• The Essex Autonomy Project, a major interdisciplinary project funded by the AHRC (Arts and Humanities Research Council), which aims to investigate the role of autonomous judgment in many aspects of human life
  • Irene McMullin’s Time and the Shared World: Heidegger on Social Relations, Northwestern University Press, 2013
  • Fabian Freyenhagen’s Adorno’s Practical Philosophy: Living Less Wrongly, Cambridge University Press, 2013

Specialist facilities

  • Attend our Critical Theory Colloquium
  • Attend the Werkstatt, where recent work on phenomenology is presented
  • An exciting programme of research seminars, reading groups and mini-courses that help you expand your philosophical knowledge beyond what you learn on your course
  • Access a variety of philosophy textbooks and journals in the Albert Sloman Library and in our departmental library

Your future

Successful completion of this diploma acts as a qualifying degree for our MA Philosophy.

Our graduates have gone into careers in law, the media, local administration, HM Revenue and Customs, and top jobs in the Civil Service.

We work with the university’s Careers Services to help you find out about further work experience, internships, placements, and voluntary opportunities.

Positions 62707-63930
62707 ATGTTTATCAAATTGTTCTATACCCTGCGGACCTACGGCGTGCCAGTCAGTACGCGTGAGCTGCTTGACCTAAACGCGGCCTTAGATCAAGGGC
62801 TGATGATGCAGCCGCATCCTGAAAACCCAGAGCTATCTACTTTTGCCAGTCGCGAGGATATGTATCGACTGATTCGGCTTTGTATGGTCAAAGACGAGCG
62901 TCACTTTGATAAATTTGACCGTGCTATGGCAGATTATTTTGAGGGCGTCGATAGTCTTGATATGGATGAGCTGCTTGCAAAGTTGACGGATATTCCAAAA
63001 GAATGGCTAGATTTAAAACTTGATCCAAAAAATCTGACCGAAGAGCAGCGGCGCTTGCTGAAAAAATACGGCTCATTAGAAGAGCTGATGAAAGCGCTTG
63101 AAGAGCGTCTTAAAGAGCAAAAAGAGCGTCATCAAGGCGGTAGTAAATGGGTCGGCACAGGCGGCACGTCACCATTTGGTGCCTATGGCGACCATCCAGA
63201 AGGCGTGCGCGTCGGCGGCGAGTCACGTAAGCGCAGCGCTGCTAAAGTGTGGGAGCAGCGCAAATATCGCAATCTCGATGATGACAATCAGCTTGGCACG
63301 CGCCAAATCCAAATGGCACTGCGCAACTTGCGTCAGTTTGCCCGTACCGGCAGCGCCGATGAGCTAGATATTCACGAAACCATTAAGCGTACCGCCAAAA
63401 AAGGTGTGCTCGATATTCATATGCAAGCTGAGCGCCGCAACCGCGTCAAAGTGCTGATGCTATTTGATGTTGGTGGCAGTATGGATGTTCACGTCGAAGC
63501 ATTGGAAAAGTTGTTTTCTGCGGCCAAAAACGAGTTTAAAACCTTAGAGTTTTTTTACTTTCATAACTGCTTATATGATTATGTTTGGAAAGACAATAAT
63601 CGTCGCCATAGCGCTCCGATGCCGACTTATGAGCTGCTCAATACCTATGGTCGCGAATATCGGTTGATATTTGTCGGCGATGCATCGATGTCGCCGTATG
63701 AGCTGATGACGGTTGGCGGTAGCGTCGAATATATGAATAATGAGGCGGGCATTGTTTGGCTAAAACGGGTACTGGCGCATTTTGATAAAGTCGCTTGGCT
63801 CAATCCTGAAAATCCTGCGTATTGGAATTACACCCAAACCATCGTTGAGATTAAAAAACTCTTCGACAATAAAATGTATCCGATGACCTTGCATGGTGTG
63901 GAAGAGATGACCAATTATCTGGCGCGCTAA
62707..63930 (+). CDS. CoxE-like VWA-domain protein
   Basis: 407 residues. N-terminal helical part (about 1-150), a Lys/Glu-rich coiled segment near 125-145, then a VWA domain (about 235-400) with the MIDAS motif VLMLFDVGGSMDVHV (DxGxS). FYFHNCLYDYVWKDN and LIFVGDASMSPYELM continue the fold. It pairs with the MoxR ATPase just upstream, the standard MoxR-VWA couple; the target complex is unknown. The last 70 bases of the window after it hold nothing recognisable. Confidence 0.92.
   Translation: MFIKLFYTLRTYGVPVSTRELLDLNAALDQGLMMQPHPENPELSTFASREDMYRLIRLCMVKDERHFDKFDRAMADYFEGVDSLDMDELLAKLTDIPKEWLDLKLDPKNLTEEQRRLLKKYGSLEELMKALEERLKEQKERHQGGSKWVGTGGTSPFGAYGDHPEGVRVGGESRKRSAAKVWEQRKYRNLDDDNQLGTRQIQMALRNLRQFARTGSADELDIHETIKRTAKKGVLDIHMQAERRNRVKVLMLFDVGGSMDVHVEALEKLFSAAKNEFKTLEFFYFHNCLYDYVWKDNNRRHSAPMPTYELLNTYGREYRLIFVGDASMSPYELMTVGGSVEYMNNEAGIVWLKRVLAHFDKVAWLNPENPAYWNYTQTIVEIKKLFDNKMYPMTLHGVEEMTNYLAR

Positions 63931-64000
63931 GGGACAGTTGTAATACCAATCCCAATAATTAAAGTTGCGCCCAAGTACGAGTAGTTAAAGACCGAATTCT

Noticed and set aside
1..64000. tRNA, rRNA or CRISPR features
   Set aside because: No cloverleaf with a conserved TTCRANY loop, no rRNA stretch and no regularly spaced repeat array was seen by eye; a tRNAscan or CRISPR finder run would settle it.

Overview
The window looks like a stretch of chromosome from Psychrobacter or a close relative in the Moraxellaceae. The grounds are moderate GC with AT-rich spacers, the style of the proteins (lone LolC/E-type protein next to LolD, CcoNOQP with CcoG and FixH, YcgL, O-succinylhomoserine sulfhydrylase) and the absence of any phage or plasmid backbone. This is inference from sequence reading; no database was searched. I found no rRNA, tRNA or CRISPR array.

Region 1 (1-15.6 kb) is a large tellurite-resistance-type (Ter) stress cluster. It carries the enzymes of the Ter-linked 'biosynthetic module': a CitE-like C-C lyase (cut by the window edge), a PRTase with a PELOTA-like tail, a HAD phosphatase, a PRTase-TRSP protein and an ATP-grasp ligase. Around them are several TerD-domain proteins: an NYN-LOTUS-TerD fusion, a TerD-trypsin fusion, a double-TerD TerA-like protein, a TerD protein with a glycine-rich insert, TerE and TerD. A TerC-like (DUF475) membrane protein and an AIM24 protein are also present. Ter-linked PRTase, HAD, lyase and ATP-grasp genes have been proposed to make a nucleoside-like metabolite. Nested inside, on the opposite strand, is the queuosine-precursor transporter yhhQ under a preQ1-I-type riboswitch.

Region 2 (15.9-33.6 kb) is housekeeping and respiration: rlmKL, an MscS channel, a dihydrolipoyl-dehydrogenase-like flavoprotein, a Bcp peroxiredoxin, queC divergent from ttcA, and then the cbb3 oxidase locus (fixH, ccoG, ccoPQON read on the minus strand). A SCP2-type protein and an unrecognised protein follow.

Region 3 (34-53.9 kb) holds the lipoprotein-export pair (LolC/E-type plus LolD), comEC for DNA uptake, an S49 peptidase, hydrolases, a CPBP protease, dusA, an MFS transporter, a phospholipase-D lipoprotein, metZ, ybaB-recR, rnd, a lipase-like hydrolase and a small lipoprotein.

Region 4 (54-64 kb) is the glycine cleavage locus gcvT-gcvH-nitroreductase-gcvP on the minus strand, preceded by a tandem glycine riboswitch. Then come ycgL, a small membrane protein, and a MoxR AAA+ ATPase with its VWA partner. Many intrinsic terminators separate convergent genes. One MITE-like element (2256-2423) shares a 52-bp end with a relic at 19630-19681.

Entry requirements

UK entry requirements

A 2.2 degree in a related subject, such as politics, history, literature, human rights, art, art history, law, sociology, business, management, finance, economics, marketing, advertising, media studies, and psychology.

International & EU entry requirements

We accept a wide range of qualifications from applicants studying in the EU and other countries. Get in touch with any questions you may have about the qualifications we accept. Remember to tell us about the qualifications you have already completed or are currently taking.

Sorry, the entry requirements for the country that you have selected are not available here. Please select your country page where you'll find this information.

English language requirements

IELTS 6.5 overall with a minimum component score of 5.5 except for 6.0 in writing

If you do not meet our IELTS requirements then you may be able to complete a pre-sessional English pathway that enables you to start your course without retaking IELTS.